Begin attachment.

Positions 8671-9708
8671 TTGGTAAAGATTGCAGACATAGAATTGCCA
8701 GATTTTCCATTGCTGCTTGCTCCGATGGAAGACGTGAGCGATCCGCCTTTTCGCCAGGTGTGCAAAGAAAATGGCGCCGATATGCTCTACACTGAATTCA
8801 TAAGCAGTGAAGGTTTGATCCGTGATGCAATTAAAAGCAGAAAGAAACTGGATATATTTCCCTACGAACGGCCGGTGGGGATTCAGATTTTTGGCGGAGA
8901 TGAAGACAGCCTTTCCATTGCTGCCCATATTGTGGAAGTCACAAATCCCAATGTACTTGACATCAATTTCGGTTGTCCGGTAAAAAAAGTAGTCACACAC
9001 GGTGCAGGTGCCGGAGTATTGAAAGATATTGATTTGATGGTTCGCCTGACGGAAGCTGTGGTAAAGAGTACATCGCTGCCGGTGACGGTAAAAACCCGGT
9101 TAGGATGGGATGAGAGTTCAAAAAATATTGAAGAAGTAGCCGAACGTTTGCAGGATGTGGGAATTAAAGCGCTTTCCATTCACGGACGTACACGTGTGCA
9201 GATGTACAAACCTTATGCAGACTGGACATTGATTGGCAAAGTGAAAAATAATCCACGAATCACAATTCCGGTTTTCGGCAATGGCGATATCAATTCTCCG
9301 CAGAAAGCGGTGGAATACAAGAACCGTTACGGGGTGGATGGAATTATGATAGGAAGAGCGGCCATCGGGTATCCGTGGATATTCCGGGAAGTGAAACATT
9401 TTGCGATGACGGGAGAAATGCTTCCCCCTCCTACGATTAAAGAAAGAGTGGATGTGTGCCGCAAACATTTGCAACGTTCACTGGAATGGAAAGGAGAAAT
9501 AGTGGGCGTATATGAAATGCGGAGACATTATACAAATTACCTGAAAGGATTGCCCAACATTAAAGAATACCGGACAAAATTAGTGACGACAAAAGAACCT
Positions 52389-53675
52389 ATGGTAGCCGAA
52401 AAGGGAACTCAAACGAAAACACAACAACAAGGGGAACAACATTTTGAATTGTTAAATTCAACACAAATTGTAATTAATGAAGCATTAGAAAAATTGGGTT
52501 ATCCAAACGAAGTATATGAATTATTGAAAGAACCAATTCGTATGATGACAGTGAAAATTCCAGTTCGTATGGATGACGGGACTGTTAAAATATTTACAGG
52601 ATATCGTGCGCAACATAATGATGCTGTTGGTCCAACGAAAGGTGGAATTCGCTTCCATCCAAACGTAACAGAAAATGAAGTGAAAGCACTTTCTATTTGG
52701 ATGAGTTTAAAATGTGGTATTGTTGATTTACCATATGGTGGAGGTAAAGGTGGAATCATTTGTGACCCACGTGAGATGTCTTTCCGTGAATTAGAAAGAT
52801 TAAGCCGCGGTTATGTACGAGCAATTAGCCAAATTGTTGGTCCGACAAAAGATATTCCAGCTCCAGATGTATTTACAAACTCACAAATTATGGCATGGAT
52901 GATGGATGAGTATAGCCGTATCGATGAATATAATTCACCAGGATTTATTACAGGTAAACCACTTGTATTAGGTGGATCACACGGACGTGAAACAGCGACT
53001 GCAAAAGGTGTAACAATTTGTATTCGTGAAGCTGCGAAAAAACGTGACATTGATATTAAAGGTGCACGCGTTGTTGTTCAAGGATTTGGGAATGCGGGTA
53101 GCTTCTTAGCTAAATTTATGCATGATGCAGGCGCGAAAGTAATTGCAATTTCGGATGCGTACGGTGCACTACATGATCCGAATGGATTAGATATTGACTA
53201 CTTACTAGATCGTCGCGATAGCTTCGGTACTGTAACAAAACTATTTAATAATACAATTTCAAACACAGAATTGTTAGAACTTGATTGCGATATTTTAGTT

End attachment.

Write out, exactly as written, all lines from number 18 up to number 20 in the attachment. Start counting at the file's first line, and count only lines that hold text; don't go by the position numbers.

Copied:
52801 TAAGCCGCGGTTATGTACGAGCAATTAGCCAAATTGTTGGTCCGACAAAAGATATTCCAGCTCCAGATGTATTTACAAACTCACAAATTATGGCATGGAT
52901 GATGGATGAGTATAGCCGTATCGATGAATATAATTCACCAGGATTTATTACAGGTAAACCACTTGTATTAGGTGGATCACACGGACGTGAAACAGCGACT
53001 GCAAAAGGTGTAACAATTTGTATTCGTGAAGCTGCGAAAAAACGTGACATTGATATTAAAGGTGCACGCGTTGTTGTTCAAGGATTTGGGAATGCGGGTA